So I really don’t know what to think of Shanghai Express.
Technically, it’s great. Marlene Dietrich is wonderfully languorous as “Shanghai Lily”, one of a handful of passengers on a cross-country express train passing through 1930s China. Anna May Wong is also great as her friend and bunkmate “Hui Fei”, and the rest of the cast also pulls things off with aplomb. The cinematography is gorgeous, the scene depicting everyone’s arrival at the station is endearingly quirky, and the other passengers have actual depth instead of being the series of caricatures you think they’re going to be.
In fact, the rest of the cast ultimately was part of my problem, because Dietrich’s story in the film wasn’t as interesting as what I thought everyone else’s story would have been.
I will admit that some of this is just my taste. I have a grudge against films that depict “real-life events” and slap a subplot concerning the characters on top of it because they think that makes it more interesting. And I especially dislike it when that subplot is a love story where the “problem” the couples face is something they could solve in about five minutes if they would simply talk to each other like grownups. Like here – Clive Brook plays another passenger on the train, a doctor who once was her lover years ago but broke things off over a misunderstanding. Back then, instead of trying to clear things up, Lily got mad that he “didn’t have faith in her” and let him go. And now that fate has brought them back together, and after their emotions spur them to confess they still love one another….they make the same damn mistakes, with the doctor misunderstanding Lily’s motives and Lily stubbornly refusing to explain herself because “he should have faith”.
Meanwhile, the other passengers were German drug dealers and Australian priests and an English innkeeper who keeps trying to smuggle her dog into places it shouldn’t be and a French sergeant who insists on only speaking French so no one knows what he’s talking about and an American businessman who tries to bet on literally everything and an actual Chinese revolutionary spy, all of whom were way more interesting and I was annoyed that I was stuck watching the film through the perspective of two stubborn idiots with a grudge instead of following any of those people.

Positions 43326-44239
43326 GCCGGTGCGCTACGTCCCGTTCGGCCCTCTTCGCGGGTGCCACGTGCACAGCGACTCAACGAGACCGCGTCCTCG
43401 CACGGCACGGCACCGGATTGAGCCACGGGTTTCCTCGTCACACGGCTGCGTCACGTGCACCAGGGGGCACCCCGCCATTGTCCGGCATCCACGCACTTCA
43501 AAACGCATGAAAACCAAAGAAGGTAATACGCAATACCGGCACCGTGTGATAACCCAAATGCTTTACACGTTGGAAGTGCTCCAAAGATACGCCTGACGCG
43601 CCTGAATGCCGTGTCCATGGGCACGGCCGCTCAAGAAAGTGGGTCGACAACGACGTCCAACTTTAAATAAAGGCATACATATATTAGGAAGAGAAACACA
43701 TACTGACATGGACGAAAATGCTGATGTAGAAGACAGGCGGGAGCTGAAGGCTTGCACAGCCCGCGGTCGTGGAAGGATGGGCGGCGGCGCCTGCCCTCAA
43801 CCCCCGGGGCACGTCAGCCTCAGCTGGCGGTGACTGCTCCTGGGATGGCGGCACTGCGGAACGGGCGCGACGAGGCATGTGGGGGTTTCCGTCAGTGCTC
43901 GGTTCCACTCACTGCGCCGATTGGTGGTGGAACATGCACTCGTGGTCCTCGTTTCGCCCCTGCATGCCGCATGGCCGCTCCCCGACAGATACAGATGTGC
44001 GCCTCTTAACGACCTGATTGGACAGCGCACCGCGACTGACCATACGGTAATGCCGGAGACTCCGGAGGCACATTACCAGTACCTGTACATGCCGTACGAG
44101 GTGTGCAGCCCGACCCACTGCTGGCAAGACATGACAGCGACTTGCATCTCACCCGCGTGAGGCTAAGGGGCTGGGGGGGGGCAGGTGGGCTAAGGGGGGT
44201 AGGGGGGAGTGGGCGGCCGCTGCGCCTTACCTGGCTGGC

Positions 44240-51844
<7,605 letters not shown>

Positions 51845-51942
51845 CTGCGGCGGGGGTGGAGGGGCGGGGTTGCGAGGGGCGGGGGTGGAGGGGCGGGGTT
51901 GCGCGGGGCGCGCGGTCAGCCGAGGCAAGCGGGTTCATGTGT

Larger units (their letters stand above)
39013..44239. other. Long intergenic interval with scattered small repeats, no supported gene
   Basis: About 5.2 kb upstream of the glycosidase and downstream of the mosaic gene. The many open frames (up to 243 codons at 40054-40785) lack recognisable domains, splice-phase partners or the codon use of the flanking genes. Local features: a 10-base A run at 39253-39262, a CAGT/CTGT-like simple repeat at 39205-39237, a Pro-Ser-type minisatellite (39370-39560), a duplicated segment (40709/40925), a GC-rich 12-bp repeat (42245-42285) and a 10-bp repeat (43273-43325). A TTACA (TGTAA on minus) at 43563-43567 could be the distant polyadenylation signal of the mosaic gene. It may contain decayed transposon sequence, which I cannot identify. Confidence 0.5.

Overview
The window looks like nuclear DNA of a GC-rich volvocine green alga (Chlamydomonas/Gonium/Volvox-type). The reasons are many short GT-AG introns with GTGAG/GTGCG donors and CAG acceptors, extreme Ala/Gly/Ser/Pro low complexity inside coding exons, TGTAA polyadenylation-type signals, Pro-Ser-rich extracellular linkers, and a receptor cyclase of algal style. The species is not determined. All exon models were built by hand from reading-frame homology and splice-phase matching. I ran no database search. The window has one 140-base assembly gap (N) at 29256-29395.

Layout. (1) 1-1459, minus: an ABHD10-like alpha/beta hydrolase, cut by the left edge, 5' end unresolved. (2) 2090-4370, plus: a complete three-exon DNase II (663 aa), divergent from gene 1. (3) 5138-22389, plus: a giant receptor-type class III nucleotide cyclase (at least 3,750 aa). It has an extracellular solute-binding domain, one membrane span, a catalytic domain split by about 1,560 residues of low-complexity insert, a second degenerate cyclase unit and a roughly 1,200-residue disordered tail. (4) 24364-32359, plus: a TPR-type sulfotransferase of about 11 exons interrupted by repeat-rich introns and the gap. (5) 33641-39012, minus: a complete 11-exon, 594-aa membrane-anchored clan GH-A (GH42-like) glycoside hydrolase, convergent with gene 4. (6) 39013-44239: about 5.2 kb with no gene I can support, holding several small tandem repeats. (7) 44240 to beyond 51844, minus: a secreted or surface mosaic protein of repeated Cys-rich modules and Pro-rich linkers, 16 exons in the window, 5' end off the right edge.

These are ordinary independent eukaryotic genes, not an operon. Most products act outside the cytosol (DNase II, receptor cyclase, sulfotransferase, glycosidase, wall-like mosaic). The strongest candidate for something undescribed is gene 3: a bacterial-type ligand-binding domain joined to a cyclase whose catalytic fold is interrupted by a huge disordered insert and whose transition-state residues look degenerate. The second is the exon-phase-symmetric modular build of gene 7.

The spy’s actions do end up driving the main plot – he’s a leader of one of the revolutionary factions in China, and when one of his other colleagues on board is arrested he secretly sets up a takeover, stopping the train in a small town and grilling the other passengers about their business in search of a suitable hostage to negotiate a swap. He also tries to talk Shanghai Lily into a hookup, implying that that could also save the other passengers. Lily refuses, and he turns instead to Hui Fei and is much more aggressive (it’s not shown, but is heavily implied that Hui Fei is raped).
All the other characters even have more interesting storylines throughout the film. The Australian priest goes from being a stuffy prude who scorns Lily and Hui Fei to respecting the unique sacrifices each makes in the film; in fact, he’s the one who tells the doctor he’s being a jerk. Hui Fei decides she isn’t going to stand for her assault. The fussy innkeeper has her moments of bravery, and the gambling American keeps everyone’s spirits up. Even the French officer finally meets other Francophones so he can finally have a conversation. And yes, things also end well for Lily and the doctor but…did you really expect they wouldn’t?
The story is loosely based on an actual incident, which would itself have made a more interesting plot. In 1923, The “Blue Express” train from Shanghai to Beijing was captured; unlike the film, the capturers had no military connection as such, they were just bandits. They looted the train, rounded up all 300 passengers and dragged them on a ten-day march to their mountain hideout. They released all the women within a couple days, but kept the men for nearly a month, demanding pre-emptive full pardons and prestigious military commissions as well as a cash ransom. The Chinese government finally complied but kept tabs on the bandits for the next six months – and then once the fuss had died down, they were all executed.